Junior defensive end Cece Jefferson (below) has 15 tackles for loss in two seasons but only five sacks. He, like everyone on the defense, is sick of hearing about the departure of 10 starters.
“It’s been that way since I’ve been here,” Jefferson said. “My freshman year, when that group left, ‘Oh, I don’t know if Florida will be able to replace those guys.’ Last year, ‘Oh I don’t know if Florida will be able to replace those guys.’ Back-to-back 10-win (sic) seasons with those guys they didn’t know we’d be able to replace. I feel like it’s just the same every year. Like I said earlier, until we come out and just beat people to sleep that Florida football is back, people are just going to disrespect us.”
Three sophomores will start at linebacker, including David Reese in the middle spot vacated by Alex Anzalone. Reese had 49 tackles despite playing with two fractured wrists for much of his freshman season.
The backend features the only two projected senior starters on defense in corner Duke Dawson and safety Marcell Harris. The pair combined for three interceptions and eight passes defended, though the most intriguing player is sophomore Chauncey Gardner. After being forced into action at safety late last season, he'll move to corner.
“We feel comfortable with Chauncey being able to move nickel, safety, corner, but we still want him early in camp to really focus on the corner because he didn't get a bunch of it last year,” McElwain said
Notable Player Losses
OT David Sharpe, DT Caleb Brantley, DT Joey Ivie, LB Jarrad Davis, LB Alex Anzalone, LB Bryan Cox Jr., CB Teez Tabor, CB Quincy Wilson, S Marcus Maye
Seven of Florida's eight draft picks were defenders, four of whom were selected in the first two rounds.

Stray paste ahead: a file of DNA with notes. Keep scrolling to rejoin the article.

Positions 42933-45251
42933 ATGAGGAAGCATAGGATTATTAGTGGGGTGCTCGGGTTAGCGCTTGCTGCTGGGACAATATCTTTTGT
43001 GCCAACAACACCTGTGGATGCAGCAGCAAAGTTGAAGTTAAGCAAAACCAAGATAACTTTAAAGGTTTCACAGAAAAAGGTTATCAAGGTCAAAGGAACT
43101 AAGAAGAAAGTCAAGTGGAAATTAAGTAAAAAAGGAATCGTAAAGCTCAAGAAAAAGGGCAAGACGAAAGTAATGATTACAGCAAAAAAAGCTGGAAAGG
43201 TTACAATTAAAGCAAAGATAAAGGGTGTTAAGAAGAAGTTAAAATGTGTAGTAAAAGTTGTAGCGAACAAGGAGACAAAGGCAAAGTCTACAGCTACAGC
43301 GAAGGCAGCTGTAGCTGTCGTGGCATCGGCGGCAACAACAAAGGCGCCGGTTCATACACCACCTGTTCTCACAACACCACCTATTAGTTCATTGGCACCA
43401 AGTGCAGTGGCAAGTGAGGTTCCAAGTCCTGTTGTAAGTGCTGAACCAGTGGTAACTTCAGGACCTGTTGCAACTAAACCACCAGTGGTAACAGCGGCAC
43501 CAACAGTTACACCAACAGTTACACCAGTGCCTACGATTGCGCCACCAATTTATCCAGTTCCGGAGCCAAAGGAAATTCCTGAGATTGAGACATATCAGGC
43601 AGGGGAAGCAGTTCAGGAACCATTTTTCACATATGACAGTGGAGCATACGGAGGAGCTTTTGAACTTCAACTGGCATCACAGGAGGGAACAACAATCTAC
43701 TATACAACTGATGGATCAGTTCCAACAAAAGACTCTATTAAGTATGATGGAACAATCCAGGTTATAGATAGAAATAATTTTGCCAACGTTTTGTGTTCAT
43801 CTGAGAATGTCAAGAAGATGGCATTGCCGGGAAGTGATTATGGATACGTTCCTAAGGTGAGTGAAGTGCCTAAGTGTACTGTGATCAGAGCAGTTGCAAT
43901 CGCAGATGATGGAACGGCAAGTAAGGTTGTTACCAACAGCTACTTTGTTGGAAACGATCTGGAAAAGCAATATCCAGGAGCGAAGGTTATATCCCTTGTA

Caleb Brantley led the team with 9.5 tackles for loss, while do-it-all linebacker Jarrad Davis had 60 tackles and four passes defended. Three stud defensive backs are also gone. Quincy Wilson and Jalen Tabor combined for 12 interceptions and 31 passes defended the last two years.
Offensively, don't overlook the loss of David Sharpe. Martez Ivey should thrive at left tackle but Sharpe still developed into an elite blind-side blocker.
Notable Player Additions
QB Malik Zaire, QB Feleipe Franks, G Brett Heggie, CB Marco Wilson
Redshirt junior quarterback Luke Del Rio is still on the roster and competing for the starting job after a rough 2016, though it's widely believed the competition is truly between redshirt freshman Feleipe Franks and Notre Dame transfer Malik Zaire.
McElwain refuses to tip his hand, only saying he's pleased with the healthy competition and praising all three players' footwork and technique, among other things.
“This is good, man, because there’s like some guys fighting for this starting job," he said at the start of fall camp. "I mean, not just, ‘Now it’s kind of mine.’ You know what I mean? There’s a true competition and that’s a good thing.”
Elsewhere, redshirt freshman guard Brett Heggie has run with the first-team offense for most of the offseason, and true freshman corner Marco Wilson — the younger brother of Quincy — has worked as a first-team nickel.
They only have three true road games and don't leave the state between a Sept. 23 game at Kentucky and Nov. 4 game at Missouri, playing three straight at home and the World's Largest Cocktail Party against in Jacksonville against Georgia.
|Saturday, Sept. 2||vs. Michigan|
|Saturday, Sept. 9||vs. Northern Colorado|
|Saturday, Sept. 16||vs. Tennessee|
|Saturday, Sept. 23||at Kentucky|
|Saturday, Sept. 30||vs. Vanderbilt|
|Saturday, Oct. 7||vs. LSU|
|Saturday, Oct. 14||vs. Texas A&M|
|Saturday, Oct. 28||vs. Georgia|
|Saturday, Nov. 4||at Missouri|
|Saturday, Nov. 11||at South Carolina|
|Saturday, Nov. 18||vs. UAB|
|Saturday, Nov. 25||vs. Florida State|